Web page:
LIST: Pista Ng Pelikulang Pilipino Winners Show Various Philippine Realities
The Filipino film industry is at the crossroad and thanks to the digital medium, making a film has come within reach of many aspiring directors, writers and producers. There are several Filipino indie movies excelling in the world stage.
“Pista ng Pelikulang Pilipino” organised by the Film Development Council of the Philippines in partnership with theatres nationwide ran from August 16-22, 2017. The festival provides a platform for emerging Filipino filmmakers where their films can connect to the wider Filipino audience through its nationwide release. The participating films were honoured with a thanksgiving event at White Space in Makati City. While the festival might be over, some of the award-winning movies are still on-going this week.
Find out where and when with the Be app. From delicate indies to big-budget sci-fi dystopias, the Be app recommends films everyone will be talking about. We update you as you go so you know where to catch them. Install the app here: http://onelink.to/j3f6vu
Here are our favourites!
Birdshot by Mikhail Red
Birdshot is a coming-of-age thriller that tells the story of a young farm girl who wanders off into a Philippine forest reserve. Deep within the reservation she mistakenly shoots and kills a critically endangered and protected Philippine eagle. As the local authorities begin a manhunt to track down the poacher of a national bird, their investigation leads them to an even more horrific discovery.
Birdshot won best picture at the Asian future competition 29th Tokyo international film festival. The movie also won the cj entertainment award at the Asian project market, Busan international Film Festival 2015. The movie received a production grant from the Doha film institute and is supported by the prestigious Produire au Sud 2015 in France.
Paglipay – “Crossing” by Zig Madamba Dulay
Paglipay (“Crossing”) is a Sambal Ayta term being used by Aetas (Filipino indigenous tribe) when crossing the mountain river going to a lowland town in search for an alternative source of income. The narrative opens as we follow Atan’s fulfilment of his arranged marriage with a fellow Aeta, Ani. He must pay a dowry (Bandi) to Ani’s parents. Atan needs to cross the mountain river going to Banwa, the town where he could earn the necessary amount for the Bandi. However, he then meets Rain, a student from Manila that would turn his life upside down.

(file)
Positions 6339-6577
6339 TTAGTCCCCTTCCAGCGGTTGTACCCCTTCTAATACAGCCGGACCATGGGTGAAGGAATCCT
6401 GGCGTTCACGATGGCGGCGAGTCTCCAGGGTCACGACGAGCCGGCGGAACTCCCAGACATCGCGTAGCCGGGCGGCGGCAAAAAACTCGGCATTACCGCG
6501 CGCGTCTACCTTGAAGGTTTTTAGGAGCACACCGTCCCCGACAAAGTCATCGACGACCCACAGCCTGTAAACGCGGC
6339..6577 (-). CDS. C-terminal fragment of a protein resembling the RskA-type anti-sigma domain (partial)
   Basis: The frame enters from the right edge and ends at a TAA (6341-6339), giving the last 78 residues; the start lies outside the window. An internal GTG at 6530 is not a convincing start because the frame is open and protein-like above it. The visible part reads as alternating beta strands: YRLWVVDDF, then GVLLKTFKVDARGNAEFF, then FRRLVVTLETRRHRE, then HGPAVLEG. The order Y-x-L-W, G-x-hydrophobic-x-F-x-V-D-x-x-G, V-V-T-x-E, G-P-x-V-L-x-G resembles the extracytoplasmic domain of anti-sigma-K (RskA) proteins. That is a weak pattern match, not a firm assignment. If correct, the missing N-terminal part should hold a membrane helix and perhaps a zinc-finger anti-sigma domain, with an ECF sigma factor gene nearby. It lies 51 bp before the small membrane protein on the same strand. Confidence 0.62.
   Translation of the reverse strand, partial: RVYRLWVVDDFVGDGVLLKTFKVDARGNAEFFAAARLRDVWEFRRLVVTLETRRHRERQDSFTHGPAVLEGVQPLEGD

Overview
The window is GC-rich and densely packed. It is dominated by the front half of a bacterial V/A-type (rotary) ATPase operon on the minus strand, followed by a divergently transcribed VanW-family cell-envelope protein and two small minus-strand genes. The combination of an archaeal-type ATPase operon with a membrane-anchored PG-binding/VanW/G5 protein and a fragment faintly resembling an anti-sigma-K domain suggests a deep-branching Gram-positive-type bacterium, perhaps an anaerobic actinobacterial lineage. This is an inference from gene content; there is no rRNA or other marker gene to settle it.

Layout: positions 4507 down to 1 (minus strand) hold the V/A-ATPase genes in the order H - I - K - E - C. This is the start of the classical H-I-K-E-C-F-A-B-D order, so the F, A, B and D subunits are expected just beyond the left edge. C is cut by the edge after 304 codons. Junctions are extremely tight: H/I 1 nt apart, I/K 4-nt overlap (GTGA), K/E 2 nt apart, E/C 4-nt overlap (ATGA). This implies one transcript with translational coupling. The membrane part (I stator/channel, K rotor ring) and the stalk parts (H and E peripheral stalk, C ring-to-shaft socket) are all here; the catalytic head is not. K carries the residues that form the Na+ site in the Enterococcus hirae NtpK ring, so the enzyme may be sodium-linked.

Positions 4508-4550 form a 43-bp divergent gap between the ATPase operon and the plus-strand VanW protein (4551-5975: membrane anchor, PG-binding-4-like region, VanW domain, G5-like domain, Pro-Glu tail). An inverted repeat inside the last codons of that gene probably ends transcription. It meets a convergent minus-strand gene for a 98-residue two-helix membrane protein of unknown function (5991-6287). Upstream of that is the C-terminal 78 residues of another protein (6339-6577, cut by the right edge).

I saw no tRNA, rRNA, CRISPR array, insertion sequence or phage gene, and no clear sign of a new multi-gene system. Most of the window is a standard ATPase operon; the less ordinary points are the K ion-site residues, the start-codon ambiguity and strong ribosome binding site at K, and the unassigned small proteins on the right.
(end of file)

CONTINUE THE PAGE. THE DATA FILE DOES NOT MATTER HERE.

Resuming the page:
Paglipay is one of the most acclaimed local films of 2016. It was first shown during the first tofarm film festival, in which it won Best Picture and Best Director, as well as Best Actor,
Supporting Actress, Cinematography and People’s Choice. Gawad Urian cited it with 11 nominations, including Best Picture, Director, Actor, Two Supporting actresses, Screenplay, Cinematography, and others.
Pauwi na by Paolo Villaluna
Winner of the Best Film award at the Shanghai film festival, the black-humoured Philippine drama follows a Manila slum family as they return to the countryside**** Mang Pepe and his family travel from Quezon City to Bicol on Pedi cabs (“Sikad-sikad”). Mang Pepe and his wife, Remedios, their daughter Pina, their son JP with his pregnant blind wife Isabel, and their dog Kikay, live together in a shanty at a Quezon city slum. To survive daily, Mang Pepe drives his Pedi cab and carry various loads to the market while Aling Remedios washes laundry for her neighbours. JP and Pina both try to earn a living and Isabel, in her blindness, sees and converses with Jesus Christ. Realizing their futile life in the city, Mang Pep convinces the family to go back to their hometown in Bicol. Without enough transport money, they decide to use pedicabs so they could “Pedal” their way back to the province. A series of unfortunate events occur that will either test their determination or distract them from their journey home. “Pauwi na” is a tragic-comic portrait of a dysfunctional family and the disquieting blind faith they invoke as they dream of going home. But, ultimately, Pauwi na is not a film about family but about what it means to be part of one.